28. Iteration#

28.1. Introduction#

In Functions, we talked about how important it is to reduce duplication in your code by creating functions instead of copying-and-pasting. Reducing code duplication has three main benefits:

  1. It’s easier to see the intent of your code, because your eyes are drawn to what’s different, not what stays the same.

  2. It’s easier to respond to changes in requirements. As your needs change, you only need to make changes in one place, rather than remembering to change every place that you copied-and-pasted the code.

  3. You’re likely to have fewer bugs because each line of code is used in more places.

One tool for reducing duplication is functions, which reduce duplication by identifying repeated patterns of code and extract them out into independent pieces that can be easily reused and updated. Another tool for reducing duplication is iteration, which helps you when you need to do the same thing to multiple inputs: repeating the same operation on different columns, or on different datasets.

In this chapter you’ll learn about iteration in three ways: explicit iteration, using for loops and while loops; iteration via comprehensions (eg list comprehensions); and iteration for pandas data frames.

28.1.1. Prerequisites#

This chapter will use the pandas data analysis package.

28.2. For Loops#

A loop is a way of executing a similar piece of code over and over in a similar way.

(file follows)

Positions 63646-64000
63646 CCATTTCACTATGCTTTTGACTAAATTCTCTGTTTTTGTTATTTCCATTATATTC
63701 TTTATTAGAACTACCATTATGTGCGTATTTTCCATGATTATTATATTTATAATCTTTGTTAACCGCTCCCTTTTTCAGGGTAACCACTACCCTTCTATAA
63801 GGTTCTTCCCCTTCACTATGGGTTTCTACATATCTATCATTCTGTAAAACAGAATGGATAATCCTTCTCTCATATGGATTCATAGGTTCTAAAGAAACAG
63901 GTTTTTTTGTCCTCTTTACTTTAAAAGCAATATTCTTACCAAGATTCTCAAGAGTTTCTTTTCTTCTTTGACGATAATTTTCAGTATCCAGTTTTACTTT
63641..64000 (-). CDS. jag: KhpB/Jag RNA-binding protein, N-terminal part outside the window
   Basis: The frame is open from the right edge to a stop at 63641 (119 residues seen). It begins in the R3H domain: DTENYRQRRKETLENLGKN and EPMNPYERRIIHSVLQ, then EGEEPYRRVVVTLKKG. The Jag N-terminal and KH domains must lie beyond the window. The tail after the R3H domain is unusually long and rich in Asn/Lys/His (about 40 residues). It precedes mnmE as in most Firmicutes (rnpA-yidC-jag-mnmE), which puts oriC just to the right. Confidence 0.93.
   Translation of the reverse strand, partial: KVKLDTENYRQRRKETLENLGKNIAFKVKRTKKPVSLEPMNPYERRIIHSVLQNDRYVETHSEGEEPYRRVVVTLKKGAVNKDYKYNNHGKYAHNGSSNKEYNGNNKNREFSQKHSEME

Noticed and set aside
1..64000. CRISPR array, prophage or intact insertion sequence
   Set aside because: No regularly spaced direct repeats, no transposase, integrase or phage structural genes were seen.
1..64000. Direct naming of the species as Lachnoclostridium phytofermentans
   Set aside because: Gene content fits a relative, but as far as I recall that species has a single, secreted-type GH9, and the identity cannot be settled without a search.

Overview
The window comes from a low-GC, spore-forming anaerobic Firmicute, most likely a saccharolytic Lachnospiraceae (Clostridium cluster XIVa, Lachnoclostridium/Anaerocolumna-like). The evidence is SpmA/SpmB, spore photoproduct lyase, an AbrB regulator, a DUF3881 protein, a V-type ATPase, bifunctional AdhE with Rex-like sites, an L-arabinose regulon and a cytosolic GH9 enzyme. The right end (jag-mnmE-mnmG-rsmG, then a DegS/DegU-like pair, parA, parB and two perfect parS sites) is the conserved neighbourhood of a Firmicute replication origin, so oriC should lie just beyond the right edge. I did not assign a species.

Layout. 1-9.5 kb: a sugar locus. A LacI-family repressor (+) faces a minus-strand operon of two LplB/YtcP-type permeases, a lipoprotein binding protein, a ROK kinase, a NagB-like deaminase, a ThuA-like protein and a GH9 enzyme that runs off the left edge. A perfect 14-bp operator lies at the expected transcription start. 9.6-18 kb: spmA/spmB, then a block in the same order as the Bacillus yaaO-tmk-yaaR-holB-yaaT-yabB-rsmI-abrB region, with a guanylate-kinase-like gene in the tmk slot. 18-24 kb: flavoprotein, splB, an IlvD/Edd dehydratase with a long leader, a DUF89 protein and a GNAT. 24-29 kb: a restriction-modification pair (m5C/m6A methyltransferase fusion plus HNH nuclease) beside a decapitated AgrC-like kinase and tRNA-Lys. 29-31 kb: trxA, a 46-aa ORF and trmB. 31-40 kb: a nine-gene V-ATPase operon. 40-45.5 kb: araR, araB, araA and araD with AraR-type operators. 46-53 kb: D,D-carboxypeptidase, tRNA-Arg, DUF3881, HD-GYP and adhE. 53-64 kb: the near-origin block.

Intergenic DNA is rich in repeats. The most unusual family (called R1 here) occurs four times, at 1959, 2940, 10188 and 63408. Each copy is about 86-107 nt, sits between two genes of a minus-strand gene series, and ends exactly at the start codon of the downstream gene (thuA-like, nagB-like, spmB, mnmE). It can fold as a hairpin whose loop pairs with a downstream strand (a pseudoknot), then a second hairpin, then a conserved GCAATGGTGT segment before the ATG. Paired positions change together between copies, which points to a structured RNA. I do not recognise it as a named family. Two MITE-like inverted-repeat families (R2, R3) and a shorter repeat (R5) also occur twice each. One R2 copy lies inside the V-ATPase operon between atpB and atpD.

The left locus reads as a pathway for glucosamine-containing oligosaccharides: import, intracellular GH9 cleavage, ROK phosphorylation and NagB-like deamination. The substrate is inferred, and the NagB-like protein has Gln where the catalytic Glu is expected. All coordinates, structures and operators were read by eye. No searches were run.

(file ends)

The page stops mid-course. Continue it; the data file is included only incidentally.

A for loop does something for the time that the condition is satisfied. For example,

name_list = ["Lovelace", "Smith", "Pigou", "Babbage"]

for name in name_list:

prints out a name until all names have been printed out.

Every for loop has three components:

  1. The output, here a print statement. But you can imagine a for loop that populates each entry of a data frame or list (but you should always create the full Python object first and populate it later rather than changing its size within the loop because the latter is slow).

  2. The sequence: for name in name_list:. This determines what to loop over: each run of the for loop will assign name to a different value from the iterable name_list. It doesn’t have to be a list, any iterable object will do. It’s useful to think of name above as a pronoun, like “it”.

  3. The body: print(name). This is the code that does the work. It’s run repeatedly, each time with a different value for name. The first iteration will effectively run print(name_list[0]), the second will run print(name_list[1]), and so on.